Back pain can knock you off your feet for days. Whether you strain your back from lifting, pulling or even slouching, expect discomfort and walking gingerly as your body recovers. Whether you suffer from chronic back pain due to a debilitating condition, or you overdid it at the gym, here are some tips to ease lower and upper back pain. It's important to note that if you were injured in an accident or a fall, it's best to reach out to your healthcare provider to rule out a more serious problem.
Ice or Cold Compress
A simple trip to the freezer can help ease back pain, particularly after the back is slightly injured. When the back is damaged, inflammation is the main source of pain. Ice can reduce inflammation when applied up to 48 hours after the injury. Plan on laying low with a cold compress for no more than 20 minutes -- you don't want to damage your skin on top of the back pain.
Then, Heat It
Two days after an injury, switch from cold to hot. Use a hot compress to relax the muscles and give the body the opportunity to heal comfortably. Again, don't keep a hot or warm compress on for more than 20 minutes.
Walk it Off
As tempting as it may be to rest on the couch during a bout of back pain, it's actually not always the best idea. Without overdoing it, keep on with your daily activities. Or, take a short walk around the block every couple of hours to keep the spine moving. Once you recover completely from the back strain, consider implementing a regular workout regimen to prevent further injury.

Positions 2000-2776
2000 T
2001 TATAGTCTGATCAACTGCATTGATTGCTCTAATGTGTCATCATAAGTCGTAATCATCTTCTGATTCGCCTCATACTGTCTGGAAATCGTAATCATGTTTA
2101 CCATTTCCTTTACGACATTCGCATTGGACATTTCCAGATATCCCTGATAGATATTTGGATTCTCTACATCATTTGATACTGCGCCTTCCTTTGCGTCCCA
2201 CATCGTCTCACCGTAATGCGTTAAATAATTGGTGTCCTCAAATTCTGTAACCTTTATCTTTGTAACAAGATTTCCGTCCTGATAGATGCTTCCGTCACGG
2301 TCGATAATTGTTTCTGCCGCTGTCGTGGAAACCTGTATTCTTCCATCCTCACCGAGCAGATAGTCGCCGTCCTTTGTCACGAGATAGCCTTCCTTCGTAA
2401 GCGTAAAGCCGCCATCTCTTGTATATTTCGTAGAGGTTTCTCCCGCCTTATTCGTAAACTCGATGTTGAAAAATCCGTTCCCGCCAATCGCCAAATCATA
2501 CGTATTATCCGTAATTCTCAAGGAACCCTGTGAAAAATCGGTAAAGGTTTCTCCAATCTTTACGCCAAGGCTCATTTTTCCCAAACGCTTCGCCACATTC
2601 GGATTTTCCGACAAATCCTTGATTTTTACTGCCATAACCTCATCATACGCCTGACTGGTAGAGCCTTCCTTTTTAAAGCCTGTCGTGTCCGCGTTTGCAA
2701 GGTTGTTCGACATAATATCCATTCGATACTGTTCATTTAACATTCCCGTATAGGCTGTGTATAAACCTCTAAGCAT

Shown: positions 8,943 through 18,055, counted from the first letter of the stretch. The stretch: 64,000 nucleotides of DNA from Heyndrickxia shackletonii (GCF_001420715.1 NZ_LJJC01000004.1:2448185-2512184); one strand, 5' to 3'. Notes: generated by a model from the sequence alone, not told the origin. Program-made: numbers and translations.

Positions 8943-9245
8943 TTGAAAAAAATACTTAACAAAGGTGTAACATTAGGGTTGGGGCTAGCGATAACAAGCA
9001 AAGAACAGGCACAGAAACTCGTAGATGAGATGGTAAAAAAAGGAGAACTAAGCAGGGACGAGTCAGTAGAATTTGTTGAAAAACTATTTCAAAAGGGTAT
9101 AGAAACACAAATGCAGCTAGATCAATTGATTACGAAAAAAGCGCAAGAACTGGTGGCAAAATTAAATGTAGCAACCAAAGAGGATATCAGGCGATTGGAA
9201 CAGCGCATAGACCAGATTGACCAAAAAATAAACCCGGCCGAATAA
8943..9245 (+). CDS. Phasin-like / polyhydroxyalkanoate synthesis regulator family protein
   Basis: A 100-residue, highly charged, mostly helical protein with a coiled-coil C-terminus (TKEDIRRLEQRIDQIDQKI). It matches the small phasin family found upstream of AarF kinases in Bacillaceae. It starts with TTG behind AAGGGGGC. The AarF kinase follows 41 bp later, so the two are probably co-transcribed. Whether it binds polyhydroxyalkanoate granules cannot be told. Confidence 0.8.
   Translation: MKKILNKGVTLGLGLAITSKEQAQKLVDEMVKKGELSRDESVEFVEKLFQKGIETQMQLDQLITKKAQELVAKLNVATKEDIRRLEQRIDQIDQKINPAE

Strength Train and Stretch
Strength training is ideal for preventing back pain. By strengthening the muscles around the spine, your back is better supported as you move about your day. Stretching is also integral to back health, particularly if you spend lots of time in a chair during the day. Avoid slouching -- which places strain on the back -- by taking regular stretch breaks and walks around the office.
Improve Your Posture
Listen to Mom's advice: stop slouching! Make a conscious effort to stand tall by pulling your shoulders back, pulling in your stomach and lengthening your neck. Proper posture eases the strain on your back to help avoid the back pain in the first place.
Engage in Acupressure
Acupressure helps to stimulate blood flow and nerve response in your muscles to ease lower and upper back pain. The Q-Flex is a way to apply acupressure to your back without needing help from anyone else. Apply the Q-Flex to the lower back, midway between the top of the hip bone and base of the buttock, and the center of the back of each knee to ease the pressure, tension, and pain in the back.